They might seek to embed some sort of terms that give them the option to invest more at a certain trigger stage, or perhaps a right of first refusal. They might also seek the right to co-brand with a startup as their technology matures and they expand. But such actions simply give them a window of six to twelve months in which they will have an innovation head start; they do not crush innovation.By being a limited partner in an established venture capital fund, established organisations participate in the purest form of innovation. VCs are more skilled at finding and nurturing innovators with the hope of achieving market success; their objective is simple: produce attractive financial returns. In contrast, corporate ventures tend to have a strategic objective, and in the Middle East such objectives can be so dominant as to all but eliminate any true innovation.

To nurture innovation, you can’t simply go through the motions. You have to give innovators room to innovate.

How I got the first 1,000 users for The Transporter’s Market?

Always believe in your idea, and find first what can make it fail and then find what can make it succeed.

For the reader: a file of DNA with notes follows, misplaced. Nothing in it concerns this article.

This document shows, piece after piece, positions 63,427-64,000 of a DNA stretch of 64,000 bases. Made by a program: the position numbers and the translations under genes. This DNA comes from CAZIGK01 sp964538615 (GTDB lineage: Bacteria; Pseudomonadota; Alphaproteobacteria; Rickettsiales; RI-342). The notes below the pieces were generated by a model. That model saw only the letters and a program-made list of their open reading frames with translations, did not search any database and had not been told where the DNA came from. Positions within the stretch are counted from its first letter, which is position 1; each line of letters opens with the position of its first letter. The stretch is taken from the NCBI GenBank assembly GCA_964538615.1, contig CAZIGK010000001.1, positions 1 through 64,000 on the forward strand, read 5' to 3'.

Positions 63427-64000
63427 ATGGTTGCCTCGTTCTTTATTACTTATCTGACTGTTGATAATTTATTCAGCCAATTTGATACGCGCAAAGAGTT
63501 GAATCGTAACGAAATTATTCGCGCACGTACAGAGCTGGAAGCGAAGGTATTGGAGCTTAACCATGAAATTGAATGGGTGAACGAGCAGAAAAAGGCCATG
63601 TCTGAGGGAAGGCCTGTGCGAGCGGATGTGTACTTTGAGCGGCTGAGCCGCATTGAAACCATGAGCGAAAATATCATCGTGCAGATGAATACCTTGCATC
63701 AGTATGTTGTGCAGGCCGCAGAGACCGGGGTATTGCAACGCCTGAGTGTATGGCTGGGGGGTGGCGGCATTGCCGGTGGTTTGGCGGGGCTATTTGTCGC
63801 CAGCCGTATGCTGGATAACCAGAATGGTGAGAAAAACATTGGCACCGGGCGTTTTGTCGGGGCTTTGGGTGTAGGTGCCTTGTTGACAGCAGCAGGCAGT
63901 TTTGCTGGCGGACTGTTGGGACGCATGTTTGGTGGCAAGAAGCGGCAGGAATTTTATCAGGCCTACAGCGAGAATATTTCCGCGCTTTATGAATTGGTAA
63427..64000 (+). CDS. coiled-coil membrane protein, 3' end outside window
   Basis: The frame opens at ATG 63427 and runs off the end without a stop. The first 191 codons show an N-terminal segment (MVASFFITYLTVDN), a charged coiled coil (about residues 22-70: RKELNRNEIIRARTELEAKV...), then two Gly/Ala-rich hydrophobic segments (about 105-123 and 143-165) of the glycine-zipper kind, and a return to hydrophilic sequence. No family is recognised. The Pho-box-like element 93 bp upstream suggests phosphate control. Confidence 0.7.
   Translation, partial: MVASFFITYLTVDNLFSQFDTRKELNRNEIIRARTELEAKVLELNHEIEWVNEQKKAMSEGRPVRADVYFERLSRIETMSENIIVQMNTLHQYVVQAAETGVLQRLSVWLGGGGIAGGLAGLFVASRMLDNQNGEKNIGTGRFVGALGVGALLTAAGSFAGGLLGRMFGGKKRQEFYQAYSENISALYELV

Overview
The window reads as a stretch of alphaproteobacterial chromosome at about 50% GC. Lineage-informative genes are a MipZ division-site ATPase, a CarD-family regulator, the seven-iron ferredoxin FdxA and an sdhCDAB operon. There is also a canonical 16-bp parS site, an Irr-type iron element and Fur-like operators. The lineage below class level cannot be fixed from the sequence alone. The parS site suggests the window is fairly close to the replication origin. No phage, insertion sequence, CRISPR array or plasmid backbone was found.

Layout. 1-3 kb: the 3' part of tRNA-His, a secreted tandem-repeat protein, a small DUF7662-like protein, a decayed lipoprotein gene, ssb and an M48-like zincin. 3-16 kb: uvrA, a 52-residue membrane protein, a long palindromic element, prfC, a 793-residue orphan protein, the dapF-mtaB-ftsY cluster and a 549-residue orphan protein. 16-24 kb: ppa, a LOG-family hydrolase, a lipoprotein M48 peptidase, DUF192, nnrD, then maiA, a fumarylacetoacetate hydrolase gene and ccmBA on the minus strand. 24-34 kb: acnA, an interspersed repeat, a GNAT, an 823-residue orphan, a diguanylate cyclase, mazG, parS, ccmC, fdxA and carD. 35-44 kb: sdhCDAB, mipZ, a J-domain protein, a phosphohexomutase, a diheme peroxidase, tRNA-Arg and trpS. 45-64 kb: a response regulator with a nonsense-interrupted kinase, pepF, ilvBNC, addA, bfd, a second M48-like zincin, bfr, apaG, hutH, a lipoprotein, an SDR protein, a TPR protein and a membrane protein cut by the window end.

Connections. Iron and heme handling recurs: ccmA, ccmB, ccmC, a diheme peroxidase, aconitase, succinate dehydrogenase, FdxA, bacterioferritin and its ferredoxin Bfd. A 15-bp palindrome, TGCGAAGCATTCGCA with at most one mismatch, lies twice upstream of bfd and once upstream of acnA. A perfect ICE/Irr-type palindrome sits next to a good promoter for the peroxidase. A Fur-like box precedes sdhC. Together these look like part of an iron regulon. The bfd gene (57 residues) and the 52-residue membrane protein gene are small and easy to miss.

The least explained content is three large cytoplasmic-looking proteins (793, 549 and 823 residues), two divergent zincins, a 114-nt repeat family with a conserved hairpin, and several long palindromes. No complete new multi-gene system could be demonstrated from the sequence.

Today, for most of us is just a regular Thursday, but for me is a day that I will always remember because is the day when I reached to 1,000 users on the platform that I founded: LoadMe – The First Online Transporter’s Marketplace in the Middle East.

It all started one year back, when we were selected in a business accelerator:

LoadMe and Turn8 Teams

A prototype was launched in January 2015 and in March 2015, a fully operational platform was ready. A lot of work and marketing efforts in the following months and in June 2015 it started to lift off the ground and before the end of August it reached to 1,000 users.

Starting from today I will not call it a startup anymore, I will call it a company because is one year old and it reached seamlessly an important milestone – 1,000 companies registered that are doing business on the platform.

First 1000 users for LoadMe

I want to thank you first to this 1,000 companies who believed in us and are using daily our tool, and also I want to thank you to our partners for support because we would never be here without them: Turn8DP WorldYellowstone Group and a few more.

For those of you who don’t know, LoadMe is actuality an online marketplace for shipments and trucks where you can find transport for your goods or you can load your empty trucks, some call it a Load Board some call it a Freight Exchange Platform and others call it The Uber for Trucks. If you are a logistics professional fell free to Register on LoadMe, be active and make your job easier by using our communication tool.

This is how it works:


Sebastian StefanCEO at – The Transporters Market from the Middle East

Skills Swapping platform launched in Dubai

Swappaholics Holdings Limited, an innovative startup that recently graduated from the TURN8 Accelerator program (Round 4) in Dubai has launched a skills swapping portal, a disruptive platform, modeled after the barter trade system that will allow professionals to connect and swap skills in a social setting.